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I didn’t really know anything about The Last Black Man of San Francisco outside of it being distributed by A24, but the people who have seen it have mostly raved about it, and it’s even reached many peoples’ best films of the year lists. I’ve been meaning to get around to it for some time, and I finally did. I was going in blind and I found myself to be quite surprised by what I saw, it’s a really great movie that more people should be watching for sure.

First thing to note is that this is a semi biographical movie (partly based off Jimmie Fails’s own life), and it certainly feels that way, it’s very much a personal story. It’s incredibly well written by Rob Richert and director Joe Talbot, particularly with the dialogue. Throughout this movie it just felt so fresh and different, and it kept me interested throughout. There’s just one thing that sort of holds it back a little. It doesn’t seem like the story has a whole lot of focus, that’s not necessarily a bad thing, plenty of movies aren’t necessarily driven by something. However I wasn’t really sure where the movie was moving towards really, so it felt like it meanders a little bit and you’re just following along, seeing what this movie is really about. With that said, it still kept you invested throughout, and I get the feeling that the movie might now be better on a rewatch. Though I’m not sure many people will be revisiting it, as great as it is. It’s rather melancholic and emotional, but in a genuine way, none of the major emotional scenes feel forced or anything. It’s pretty hard selling what this movie is really about, so it’s one that you’ll have to see for yourself.

The acting is quite great, with the main leads being of Jimmie Fails and Jonathan Majors, and both are fantastic. Both performances feel real and have good chemistry, and you really believe that the two of them are best friends. Supporting actors like Danny Glover, Tichina Arnold, Rob Morgan, Mike Epps, and Finn Wittrock also work in their respective roles.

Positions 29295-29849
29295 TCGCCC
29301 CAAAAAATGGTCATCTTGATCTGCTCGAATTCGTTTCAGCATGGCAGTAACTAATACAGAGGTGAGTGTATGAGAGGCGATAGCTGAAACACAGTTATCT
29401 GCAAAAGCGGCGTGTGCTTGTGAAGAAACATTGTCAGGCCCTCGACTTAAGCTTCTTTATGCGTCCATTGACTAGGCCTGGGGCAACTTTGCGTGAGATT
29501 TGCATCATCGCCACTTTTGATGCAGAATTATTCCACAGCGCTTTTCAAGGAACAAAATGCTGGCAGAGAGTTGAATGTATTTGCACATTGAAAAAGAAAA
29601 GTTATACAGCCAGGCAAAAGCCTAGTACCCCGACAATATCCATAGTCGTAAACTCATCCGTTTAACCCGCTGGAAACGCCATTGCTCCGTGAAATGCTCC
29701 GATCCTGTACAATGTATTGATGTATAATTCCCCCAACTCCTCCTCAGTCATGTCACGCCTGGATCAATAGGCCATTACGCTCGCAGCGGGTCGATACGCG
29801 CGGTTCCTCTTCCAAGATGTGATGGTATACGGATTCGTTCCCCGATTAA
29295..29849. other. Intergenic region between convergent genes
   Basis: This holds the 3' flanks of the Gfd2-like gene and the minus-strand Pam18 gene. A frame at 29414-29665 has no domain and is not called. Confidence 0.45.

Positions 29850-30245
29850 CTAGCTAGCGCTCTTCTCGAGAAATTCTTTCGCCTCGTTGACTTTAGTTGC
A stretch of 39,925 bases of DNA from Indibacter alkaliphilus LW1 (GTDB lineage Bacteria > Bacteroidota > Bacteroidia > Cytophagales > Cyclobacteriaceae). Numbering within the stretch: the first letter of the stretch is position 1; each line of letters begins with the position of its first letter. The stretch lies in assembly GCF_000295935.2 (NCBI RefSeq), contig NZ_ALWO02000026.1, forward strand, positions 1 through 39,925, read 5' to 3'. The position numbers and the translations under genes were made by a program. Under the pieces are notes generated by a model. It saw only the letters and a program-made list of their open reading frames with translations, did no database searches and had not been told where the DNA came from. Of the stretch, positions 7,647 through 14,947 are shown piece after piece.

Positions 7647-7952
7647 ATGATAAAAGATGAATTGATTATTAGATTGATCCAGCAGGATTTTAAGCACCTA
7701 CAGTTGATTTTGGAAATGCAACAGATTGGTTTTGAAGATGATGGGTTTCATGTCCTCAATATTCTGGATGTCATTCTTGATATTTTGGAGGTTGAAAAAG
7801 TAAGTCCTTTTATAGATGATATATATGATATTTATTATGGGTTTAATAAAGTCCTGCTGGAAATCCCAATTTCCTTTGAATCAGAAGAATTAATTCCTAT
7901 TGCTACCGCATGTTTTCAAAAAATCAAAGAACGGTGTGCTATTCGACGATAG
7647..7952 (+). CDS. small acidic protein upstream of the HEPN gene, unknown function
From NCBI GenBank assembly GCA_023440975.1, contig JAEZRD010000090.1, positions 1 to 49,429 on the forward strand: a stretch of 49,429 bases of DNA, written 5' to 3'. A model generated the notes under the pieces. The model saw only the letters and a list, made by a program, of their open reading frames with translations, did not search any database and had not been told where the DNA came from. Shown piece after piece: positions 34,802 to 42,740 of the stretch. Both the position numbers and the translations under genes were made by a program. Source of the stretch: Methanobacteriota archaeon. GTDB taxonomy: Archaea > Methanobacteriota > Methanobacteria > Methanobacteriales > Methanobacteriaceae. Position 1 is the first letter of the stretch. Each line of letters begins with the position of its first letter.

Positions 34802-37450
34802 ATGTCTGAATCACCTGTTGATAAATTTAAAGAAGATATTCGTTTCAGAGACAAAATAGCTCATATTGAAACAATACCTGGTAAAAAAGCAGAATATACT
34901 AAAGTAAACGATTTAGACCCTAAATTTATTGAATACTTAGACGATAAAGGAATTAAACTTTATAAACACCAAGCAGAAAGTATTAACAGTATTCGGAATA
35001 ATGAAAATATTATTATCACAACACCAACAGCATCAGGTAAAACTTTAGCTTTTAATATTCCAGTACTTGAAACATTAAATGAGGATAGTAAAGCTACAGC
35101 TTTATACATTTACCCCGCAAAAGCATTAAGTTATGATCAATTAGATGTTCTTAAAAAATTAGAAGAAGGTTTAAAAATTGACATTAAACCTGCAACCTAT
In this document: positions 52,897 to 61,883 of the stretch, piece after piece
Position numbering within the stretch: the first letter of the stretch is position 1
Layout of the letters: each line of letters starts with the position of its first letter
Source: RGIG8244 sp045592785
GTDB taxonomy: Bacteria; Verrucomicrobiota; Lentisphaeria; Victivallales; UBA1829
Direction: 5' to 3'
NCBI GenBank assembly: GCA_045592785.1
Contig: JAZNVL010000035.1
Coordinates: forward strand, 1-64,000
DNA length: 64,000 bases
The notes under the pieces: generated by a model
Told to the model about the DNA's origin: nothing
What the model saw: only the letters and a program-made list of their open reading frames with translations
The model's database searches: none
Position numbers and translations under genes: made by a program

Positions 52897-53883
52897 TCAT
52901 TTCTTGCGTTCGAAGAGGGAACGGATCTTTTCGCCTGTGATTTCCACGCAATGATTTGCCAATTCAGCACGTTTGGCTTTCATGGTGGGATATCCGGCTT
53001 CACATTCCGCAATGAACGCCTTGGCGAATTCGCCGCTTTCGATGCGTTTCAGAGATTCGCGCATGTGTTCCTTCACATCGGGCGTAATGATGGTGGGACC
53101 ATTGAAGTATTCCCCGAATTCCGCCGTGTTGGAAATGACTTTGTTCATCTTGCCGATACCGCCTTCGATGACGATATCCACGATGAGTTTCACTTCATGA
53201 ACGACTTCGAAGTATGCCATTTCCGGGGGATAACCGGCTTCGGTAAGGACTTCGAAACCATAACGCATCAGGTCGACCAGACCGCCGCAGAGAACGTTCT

This is the directorial debut from Joe Talbot, and this is an incredible feature film to start his career with, he’s clearly a very talented filmmaker based off this movie alone. It’s an amazing looking movie (shot by Adam Newport-Berra), featuring some of the best cinematography of the year, and given some of the movies released this year, that’s saying a lot. The score by Emile Mosseri was also fantastic, one of the most memorable movie scores all year. All the music in general really stood out and perfectly fitted the movie., days later the music was still in my head. Pretty much everything on a technical level is handled spectacularly. While it’s not the only reason to watch the movie, it’s worth watching The Last Black Man in San Francisco for the direction alone.

The Last Black Man in San Francisco is one of the biggest surprises from 2019, and it’s really great on the whole. The writing is solid, the acting is fantastic (especially Fails and Majors), and it’s directed spectacularly. It’s fresh, sincere and personal, and was a real stand out from 2019 movies. I’m looking forward to seeing Talbot direct more movies, because he’s shown himself to be a real talent here. Definitely check it out when you can, it deserves a lot more attention than it has been receiving.